By our count the Right Hon Chris Pincher will be the 10th Housing Minister in as many years. It remains to be seen if Pincher will be the latest in a long line of Housing Ministers who have used the post as a stepping-stone to bigger roles in Government. Previous Housing Ministers such as Grant Shapps, Dominic Raab, Brandon Lewis and Alok Sharma are now all in senior roles in the new Cabinet.
Pincher takes up the reins from Esther McVey who has been forcefully returned to the back benches after failing to make a significant impact in the role. But who is Chris Pincher and what has he done before?
The answer is – plenty, but, as has become customary for this role, not much relating to housing or planning.
Appointed as a minister for the first time at the same time as Ester McVey, Chris Pincher had already been a Deputy Chief Whip, serving and surviving Theresa May’s fraught premiership. His role in the Whips Office will have given him a close understanding of the Conservative Parliamentary Party and the inner workings of government.
Following Boris Johnson’s election as leader of the Conservative Party he was made Minister of State for Europe and the Americas at the Foreign & Commonwealth Office in July 2017 serving up until this week’s reshuffle. His appointment to the role may be seen as a reward for his support of Johnson during the Conservative leadership campaign. Indeed, he holds the distinction of being the final UK Minister to represent the country at an EU meeting.
Like many of his predecessors, Pincher has little apparent history of working on housing and planning matters. While not an ideologue, Pincher is generally a conventional free market Thatcherite who has a track record of supporting deregulation and has voted against more public control of assets. His only real apparent brush with developers was a campaign to restart development of a half-finished scheme within his Tamworth constituency. Pincher has previously expressed some concerns around HS2 given his constituency is on the line of route in the section North of Birmingham however as the Government now has a settled position on this issue it is expected he will put some distance between himself and the subject.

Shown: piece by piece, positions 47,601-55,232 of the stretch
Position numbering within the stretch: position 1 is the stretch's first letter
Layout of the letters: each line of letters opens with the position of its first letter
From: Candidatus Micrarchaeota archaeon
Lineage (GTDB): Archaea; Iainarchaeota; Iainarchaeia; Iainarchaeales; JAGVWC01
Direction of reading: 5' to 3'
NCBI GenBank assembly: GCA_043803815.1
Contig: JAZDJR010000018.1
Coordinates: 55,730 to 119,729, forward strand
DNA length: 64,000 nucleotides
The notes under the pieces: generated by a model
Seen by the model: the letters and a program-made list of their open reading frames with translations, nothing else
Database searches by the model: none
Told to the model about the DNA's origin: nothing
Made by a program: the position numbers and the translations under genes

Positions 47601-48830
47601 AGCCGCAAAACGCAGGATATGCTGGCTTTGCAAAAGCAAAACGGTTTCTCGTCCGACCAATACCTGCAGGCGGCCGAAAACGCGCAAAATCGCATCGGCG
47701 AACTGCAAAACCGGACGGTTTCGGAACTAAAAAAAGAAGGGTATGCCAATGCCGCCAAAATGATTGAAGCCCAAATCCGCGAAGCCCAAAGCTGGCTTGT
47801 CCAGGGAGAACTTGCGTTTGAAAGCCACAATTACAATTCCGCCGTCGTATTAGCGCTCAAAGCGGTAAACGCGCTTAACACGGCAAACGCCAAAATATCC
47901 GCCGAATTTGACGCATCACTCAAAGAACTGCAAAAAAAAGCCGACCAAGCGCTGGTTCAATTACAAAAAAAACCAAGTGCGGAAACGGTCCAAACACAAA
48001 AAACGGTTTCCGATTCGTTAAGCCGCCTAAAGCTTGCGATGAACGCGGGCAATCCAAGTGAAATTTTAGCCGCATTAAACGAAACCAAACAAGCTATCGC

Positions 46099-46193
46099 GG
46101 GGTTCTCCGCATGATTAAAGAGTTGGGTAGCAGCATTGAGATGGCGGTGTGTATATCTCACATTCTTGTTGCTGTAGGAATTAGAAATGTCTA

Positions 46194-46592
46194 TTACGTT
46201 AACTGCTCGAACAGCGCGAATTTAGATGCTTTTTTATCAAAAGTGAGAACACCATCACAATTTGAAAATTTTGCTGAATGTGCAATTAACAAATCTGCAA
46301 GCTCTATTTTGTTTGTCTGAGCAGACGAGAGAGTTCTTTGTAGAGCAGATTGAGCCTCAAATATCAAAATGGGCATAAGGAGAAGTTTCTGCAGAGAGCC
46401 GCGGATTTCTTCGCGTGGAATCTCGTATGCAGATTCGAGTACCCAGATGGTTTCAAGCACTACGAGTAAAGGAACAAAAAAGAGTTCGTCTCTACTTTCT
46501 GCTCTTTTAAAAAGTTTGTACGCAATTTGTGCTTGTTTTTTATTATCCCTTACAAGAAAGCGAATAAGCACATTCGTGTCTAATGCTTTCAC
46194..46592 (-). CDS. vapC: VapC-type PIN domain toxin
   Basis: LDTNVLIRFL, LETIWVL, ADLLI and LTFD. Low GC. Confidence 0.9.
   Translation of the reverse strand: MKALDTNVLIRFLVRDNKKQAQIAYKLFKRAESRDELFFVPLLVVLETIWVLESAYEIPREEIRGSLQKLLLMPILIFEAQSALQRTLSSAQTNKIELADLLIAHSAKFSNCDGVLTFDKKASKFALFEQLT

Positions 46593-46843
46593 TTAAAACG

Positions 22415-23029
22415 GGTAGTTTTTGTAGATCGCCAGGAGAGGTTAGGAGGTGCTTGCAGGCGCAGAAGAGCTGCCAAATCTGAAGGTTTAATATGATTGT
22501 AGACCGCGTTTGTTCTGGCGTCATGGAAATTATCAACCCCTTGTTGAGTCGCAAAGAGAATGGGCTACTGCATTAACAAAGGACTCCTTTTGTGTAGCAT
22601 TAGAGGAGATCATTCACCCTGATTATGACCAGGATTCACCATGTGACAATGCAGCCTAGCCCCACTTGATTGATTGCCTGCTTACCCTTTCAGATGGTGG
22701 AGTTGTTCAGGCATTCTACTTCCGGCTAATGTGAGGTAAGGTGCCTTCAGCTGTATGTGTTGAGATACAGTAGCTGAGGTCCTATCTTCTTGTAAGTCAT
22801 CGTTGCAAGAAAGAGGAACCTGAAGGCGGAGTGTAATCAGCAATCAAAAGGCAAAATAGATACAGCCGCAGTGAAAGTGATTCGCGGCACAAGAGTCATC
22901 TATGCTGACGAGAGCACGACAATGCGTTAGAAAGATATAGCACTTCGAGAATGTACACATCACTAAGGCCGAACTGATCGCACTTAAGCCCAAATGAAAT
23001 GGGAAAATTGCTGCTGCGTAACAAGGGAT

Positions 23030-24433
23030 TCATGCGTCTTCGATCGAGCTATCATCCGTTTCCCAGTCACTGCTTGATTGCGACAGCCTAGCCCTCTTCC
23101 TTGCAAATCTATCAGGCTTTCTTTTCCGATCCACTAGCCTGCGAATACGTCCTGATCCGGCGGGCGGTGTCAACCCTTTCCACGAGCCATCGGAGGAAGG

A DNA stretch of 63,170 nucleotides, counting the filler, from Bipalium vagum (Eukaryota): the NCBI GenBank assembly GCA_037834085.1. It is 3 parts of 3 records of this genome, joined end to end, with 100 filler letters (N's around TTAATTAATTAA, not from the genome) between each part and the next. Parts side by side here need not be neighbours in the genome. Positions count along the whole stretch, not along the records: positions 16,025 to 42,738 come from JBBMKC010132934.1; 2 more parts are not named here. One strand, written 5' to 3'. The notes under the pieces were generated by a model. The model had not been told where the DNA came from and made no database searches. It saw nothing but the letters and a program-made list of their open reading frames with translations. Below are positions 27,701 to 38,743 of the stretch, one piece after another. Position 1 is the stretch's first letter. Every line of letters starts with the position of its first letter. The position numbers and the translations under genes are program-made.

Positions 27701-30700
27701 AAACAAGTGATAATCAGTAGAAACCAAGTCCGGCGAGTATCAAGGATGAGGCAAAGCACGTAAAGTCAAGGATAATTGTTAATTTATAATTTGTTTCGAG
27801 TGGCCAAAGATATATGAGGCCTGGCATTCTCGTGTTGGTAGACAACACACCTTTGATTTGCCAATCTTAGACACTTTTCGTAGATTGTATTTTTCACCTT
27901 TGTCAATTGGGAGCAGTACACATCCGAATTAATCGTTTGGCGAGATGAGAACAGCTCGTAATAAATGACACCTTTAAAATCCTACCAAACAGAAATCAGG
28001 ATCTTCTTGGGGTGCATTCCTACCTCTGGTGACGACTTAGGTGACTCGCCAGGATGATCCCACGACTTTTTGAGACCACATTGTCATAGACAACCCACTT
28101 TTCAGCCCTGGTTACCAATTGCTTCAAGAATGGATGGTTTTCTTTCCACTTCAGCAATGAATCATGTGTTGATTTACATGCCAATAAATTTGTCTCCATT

His traditional Conservative world view may sit well with the rumoured plans to speed up the planning process and reduce regulation surrounding the planning process – and be compatible well with the approach previously advocated by Jack Airey the new Housing Special Advisor for Housing at No10.
What is certain is that he faces the same challenges as previous Housing Ministers –
In addition to those, he will have to navigate a system in which No10 and its occupants have far more control over ministerial decisions and policy than at any time since early in the Blair era with a large Commons majority. Whether Pincher can leave a lasting legacy unlike many of his recent predecessors or whether the role we be a staging post for a broader career will largely depend on whether Pincher is afforded sufficient time to make his mark at MHCLG, a luxury denied to a succession of Housing Ministers.